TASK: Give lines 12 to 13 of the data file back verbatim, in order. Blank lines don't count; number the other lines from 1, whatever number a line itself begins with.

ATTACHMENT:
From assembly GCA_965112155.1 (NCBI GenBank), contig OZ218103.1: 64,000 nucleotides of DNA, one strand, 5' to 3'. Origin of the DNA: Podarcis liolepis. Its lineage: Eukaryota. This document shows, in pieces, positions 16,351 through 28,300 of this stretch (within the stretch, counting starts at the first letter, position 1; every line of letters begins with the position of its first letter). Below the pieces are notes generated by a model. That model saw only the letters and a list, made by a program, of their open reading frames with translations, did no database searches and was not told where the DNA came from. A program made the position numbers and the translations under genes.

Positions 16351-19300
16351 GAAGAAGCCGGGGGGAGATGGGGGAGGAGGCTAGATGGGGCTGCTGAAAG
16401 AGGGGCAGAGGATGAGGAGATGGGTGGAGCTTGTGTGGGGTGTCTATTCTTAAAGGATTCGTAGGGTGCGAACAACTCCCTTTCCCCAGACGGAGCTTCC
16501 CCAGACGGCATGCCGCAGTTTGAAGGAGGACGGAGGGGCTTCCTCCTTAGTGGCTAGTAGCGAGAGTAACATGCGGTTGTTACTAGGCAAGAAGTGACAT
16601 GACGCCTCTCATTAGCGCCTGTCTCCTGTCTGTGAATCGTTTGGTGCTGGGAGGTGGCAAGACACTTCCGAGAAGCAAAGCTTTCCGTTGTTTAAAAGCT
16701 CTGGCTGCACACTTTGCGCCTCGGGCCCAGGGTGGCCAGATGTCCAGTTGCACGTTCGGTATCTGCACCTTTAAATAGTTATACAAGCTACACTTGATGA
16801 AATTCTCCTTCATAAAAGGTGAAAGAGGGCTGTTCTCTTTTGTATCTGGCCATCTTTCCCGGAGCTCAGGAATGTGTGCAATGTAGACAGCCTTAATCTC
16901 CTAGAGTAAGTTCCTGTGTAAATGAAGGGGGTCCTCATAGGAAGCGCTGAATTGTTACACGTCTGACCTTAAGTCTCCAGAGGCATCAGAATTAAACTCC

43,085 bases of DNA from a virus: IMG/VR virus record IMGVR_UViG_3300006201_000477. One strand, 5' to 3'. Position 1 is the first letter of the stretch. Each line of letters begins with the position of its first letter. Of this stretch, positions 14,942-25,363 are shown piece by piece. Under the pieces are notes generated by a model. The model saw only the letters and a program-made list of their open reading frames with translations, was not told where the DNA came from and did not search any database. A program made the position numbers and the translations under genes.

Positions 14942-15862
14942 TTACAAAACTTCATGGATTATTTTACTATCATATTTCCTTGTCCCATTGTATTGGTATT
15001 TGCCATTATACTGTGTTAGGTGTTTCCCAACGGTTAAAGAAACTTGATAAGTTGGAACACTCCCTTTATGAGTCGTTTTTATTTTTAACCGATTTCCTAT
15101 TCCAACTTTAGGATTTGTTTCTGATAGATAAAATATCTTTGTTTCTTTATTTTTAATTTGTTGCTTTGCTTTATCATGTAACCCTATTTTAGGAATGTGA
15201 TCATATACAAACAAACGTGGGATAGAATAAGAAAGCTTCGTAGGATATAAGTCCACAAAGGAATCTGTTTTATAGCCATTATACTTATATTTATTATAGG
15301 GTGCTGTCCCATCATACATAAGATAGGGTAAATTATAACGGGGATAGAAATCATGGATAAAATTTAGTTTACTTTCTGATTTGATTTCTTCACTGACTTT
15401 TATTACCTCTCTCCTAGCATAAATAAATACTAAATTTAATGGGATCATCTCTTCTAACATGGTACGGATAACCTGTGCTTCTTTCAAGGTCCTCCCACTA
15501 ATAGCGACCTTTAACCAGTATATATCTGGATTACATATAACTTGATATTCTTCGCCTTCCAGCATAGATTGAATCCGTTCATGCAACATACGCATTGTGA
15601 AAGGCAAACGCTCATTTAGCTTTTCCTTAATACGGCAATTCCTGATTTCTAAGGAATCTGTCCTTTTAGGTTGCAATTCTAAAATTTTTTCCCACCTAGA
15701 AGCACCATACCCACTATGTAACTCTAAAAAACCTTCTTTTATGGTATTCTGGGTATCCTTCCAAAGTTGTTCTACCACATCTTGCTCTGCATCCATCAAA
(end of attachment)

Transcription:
14942 TTACAAAACTTCATGGATTATTTTACTATCATATTTCCTTGTCCCATTGTATTGGTATT
15001 TGCCATTATACTGTGTTAGGTGTTTCCCAACGGTTAAAGAAACTTGATAAGTTGGAACACTCCCTTTATGAGTCGTTTTTATTTTTAACCGATTTCCTAT